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Am J Epidemiol. 2000 Aug 15;152(4):316-23.

Effects of a community-wide health education program on cardiovascular disease morbidity and mortality: the Stanford Five-City Project.

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  • 1Stanford Center for Research in Disease Prevention, Department of Medicine, Stanford University School of Medicine, CA 94304-1825, USA.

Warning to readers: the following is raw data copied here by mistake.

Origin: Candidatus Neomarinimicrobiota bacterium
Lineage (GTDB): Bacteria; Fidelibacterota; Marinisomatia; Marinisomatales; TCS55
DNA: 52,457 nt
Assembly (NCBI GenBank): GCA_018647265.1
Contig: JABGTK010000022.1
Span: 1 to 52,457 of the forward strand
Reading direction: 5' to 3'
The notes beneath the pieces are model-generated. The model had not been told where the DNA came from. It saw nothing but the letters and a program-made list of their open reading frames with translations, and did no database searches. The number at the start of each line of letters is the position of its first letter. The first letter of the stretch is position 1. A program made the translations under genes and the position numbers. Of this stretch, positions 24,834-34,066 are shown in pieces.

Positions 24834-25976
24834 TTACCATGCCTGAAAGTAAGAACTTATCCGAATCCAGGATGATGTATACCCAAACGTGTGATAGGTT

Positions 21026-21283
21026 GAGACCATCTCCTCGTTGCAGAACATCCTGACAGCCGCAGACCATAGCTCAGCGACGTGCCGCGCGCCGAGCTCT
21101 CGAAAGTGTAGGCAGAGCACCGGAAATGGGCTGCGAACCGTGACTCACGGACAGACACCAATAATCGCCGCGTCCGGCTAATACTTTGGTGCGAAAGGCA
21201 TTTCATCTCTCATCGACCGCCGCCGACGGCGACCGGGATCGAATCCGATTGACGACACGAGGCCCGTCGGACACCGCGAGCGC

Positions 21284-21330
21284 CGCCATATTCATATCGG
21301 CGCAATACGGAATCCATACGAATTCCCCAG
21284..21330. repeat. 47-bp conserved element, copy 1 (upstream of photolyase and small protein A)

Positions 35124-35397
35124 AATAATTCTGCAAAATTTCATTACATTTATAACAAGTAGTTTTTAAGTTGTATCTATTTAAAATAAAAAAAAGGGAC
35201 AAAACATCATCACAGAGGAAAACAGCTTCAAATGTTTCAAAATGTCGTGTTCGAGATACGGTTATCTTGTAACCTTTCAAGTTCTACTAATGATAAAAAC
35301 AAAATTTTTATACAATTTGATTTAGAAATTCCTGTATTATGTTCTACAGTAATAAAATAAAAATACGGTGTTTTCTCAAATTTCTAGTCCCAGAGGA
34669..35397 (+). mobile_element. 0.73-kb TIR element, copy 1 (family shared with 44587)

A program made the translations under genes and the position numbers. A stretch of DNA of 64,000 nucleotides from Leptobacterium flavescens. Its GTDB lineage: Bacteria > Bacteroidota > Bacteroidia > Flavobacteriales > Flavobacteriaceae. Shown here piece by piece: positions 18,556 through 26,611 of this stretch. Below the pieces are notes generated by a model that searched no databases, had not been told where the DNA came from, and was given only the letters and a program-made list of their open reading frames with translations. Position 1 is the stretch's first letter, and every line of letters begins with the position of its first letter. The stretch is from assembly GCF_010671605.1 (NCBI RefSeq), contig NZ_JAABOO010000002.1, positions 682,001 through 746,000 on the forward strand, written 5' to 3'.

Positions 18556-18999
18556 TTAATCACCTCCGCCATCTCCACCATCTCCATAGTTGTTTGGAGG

The authors examined changes in morbidity and mortality from 1979 through 1992 during the Stanford Five-City Project, a comprehensive community health education study conducted in northern California. The intervention (1980-1986), a multiple risk factor strategy delivered through multiple educational methods, targeted all residents in two treatment communities. Potentially fatal and nonfatal myocardial infarction and stroke events were identified from death certificates and hospital records. Clinical information was abstracted from hospital charts and coroner records; for fatal events, it was collected from attending physicians and next of kin. Standard diagnostic criteria were used to classify all events, without knowledge of the city of origin. All first definite events were analyzed; denominators were estimated from 1980 and 1990 US Census figures. Mixed model regression analyses were used in statistical comparisons. Over the full 14 years of the study, the combined-event rate declined about 3% per year in all five cities. However, during the first 7-year period (1979-1985), no significant trends were found in any of the cities; during the late period (1986-1992), significant downward trends were found in all except one city. The change in trends between periods was slightly but not significantly greater in the treatment cities. It is most likely that some influence affecting all cities, not the intervention, accounted for the observed change.

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